Idempotence is an important characteristic of many systems, including Fivetran. Here's what it means.
Idempotence means that if you execute an operation multiple times, the result will not change after the initial execution. For example, if the operation is a mathematical function, it means that the output does not change when applied again to its own output:
f(f(x)) = f(x)
Most functions you might think of are not idempotent. If you repeatedly compute f(x) = x + 1, for instance, the result will increase by “1” with every iteration.
Given x = 1
f(x) = 1 + 1 = 2
f(f(x)) = 3
f(f(f(x))) = 4
By contrast, the function f(x) = abs(x) is idempotent.
Given x = -11
f(x) = 11
f(f(x)) = 11
f(f(f(x))) = 11
A real-world example of idempotence is a button for a floor in an elevator. An initial press of the button will cause the elevator to move its passengers toward the specified floor. Subsequent pushes will not change the elevator’s behavior.
Suppose we have a data warehouse with the following records in a table:
Let’s say the data source adds the following record and we want to sync it with our data warehouse
Our desired output looks like this:
Specifically, we want to add the record with id 3.
A good practice for syncing data is to update records incrementally, so that we don’t have to sync an entire data set every time there is an update. This means that we must perform the following actions to update our data warehouse:
Look up the previous saved progress, called a cursor, that tells us we have previously synced up to row 2
Based on this, we know we can start after row 2, so the pipeline only syncs the row with id 3
Record a new cursor pointing to id 3 so that the next sync starts after id 3.
Suppose the sync fails after saving the row with id 3 but before recording the state of the data warehouse into a new cursor. This means the pipeline will sync row 3 again on the next attempt. If our data pipeline is idempotent, the subsequent attempt will still produce the desired output with three rows.
Suppose the system is not idempotent. The data pipeline failed before recording the cursor, so we must try again. But because the system is not idempotent, we end up with the following output:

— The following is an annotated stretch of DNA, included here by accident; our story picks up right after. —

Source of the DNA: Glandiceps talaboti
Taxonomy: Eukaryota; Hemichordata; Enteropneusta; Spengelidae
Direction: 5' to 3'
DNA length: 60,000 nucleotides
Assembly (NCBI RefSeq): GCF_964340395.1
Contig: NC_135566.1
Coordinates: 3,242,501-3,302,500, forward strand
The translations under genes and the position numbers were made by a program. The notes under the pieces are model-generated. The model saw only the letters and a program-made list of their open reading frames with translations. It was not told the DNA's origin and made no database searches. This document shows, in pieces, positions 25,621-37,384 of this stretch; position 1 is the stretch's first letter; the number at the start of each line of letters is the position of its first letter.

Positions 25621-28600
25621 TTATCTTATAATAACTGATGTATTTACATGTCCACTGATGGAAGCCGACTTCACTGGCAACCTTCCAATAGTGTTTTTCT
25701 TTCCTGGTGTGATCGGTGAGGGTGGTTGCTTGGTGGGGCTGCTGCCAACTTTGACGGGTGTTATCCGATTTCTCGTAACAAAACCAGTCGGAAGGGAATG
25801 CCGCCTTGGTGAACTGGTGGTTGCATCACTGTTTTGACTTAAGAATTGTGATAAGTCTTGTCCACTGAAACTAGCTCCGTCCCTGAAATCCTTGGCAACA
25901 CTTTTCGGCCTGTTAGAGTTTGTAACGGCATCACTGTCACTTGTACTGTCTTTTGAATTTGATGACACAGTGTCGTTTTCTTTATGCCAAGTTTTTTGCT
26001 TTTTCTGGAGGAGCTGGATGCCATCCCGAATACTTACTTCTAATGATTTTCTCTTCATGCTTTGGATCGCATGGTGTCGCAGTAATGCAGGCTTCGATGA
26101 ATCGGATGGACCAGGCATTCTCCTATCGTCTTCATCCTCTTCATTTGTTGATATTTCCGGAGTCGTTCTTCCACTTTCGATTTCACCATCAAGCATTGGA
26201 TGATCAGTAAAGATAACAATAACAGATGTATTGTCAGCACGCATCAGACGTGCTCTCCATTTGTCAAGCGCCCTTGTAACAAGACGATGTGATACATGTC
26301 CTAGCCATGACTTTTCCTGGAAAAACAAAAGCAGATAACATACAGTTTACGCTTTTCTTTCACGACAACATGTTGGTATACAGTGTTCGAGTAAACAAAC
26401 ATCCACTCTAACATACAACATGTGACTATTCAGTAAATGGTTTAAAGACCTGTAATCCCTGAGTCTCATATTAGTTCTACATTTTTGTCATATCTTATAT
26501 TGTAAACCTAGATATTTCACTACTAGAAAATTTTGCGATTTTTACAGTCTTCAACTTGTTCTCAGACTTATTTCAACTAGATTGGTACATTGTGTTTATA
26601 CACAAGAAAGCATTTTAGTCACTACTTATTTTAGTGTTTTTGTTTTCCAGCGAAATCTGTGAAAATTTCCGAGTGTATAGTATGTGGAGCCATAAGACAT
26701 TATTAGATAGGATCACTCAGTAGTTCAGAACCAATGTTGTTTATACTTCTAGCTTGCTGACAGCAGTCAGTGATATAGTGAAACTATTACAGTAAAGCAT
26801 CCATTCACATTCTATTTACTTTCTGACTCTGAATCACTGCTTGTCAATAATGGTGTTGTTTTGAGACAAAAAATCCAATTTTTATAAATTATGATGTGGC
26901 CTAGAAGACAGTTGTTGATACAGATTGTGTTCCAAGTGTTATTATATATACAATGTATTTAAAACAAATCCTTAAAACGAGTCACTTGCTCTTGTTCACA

We have duplicated the row with id 3. This extraneous record will throw off any queries, analyses or operations that depend on the data. In a real-world data warehouse with billions of rows, the problem scales accordingly.
In the context of data integration, idempotence makes your data pipeline self-correcting. Most importantly, idempotence prevents duplicate records from being loaded. Duplication poses the following dangers to business intelligence and analytics:
Misleading or erroneous insights – e.g. you will not have correct rank orders, counts, or sums of records. An unbalanced duplication will alter medians, averages, distributions, and other metrics.
Broken operations downstream – e.g. any systems that rely on one-to-one correspondence between records and identifiers may throw an error or produce the wrong behavior.
Wasted storage space and computational bandwidth – you just have extra records that don’t add value yet still have to be accounted for in queries (and disk space).
To the extent that a company relies on data to make high-stakes decisions, duplication can lead to the wrong decisions, to say nothing of the additional overhead costs of wasted storage space and rewriting queries to compensate for duplicate records.
We will further discuss the importance of idempotence for data integration in a subsequent piece. Stay tuned!
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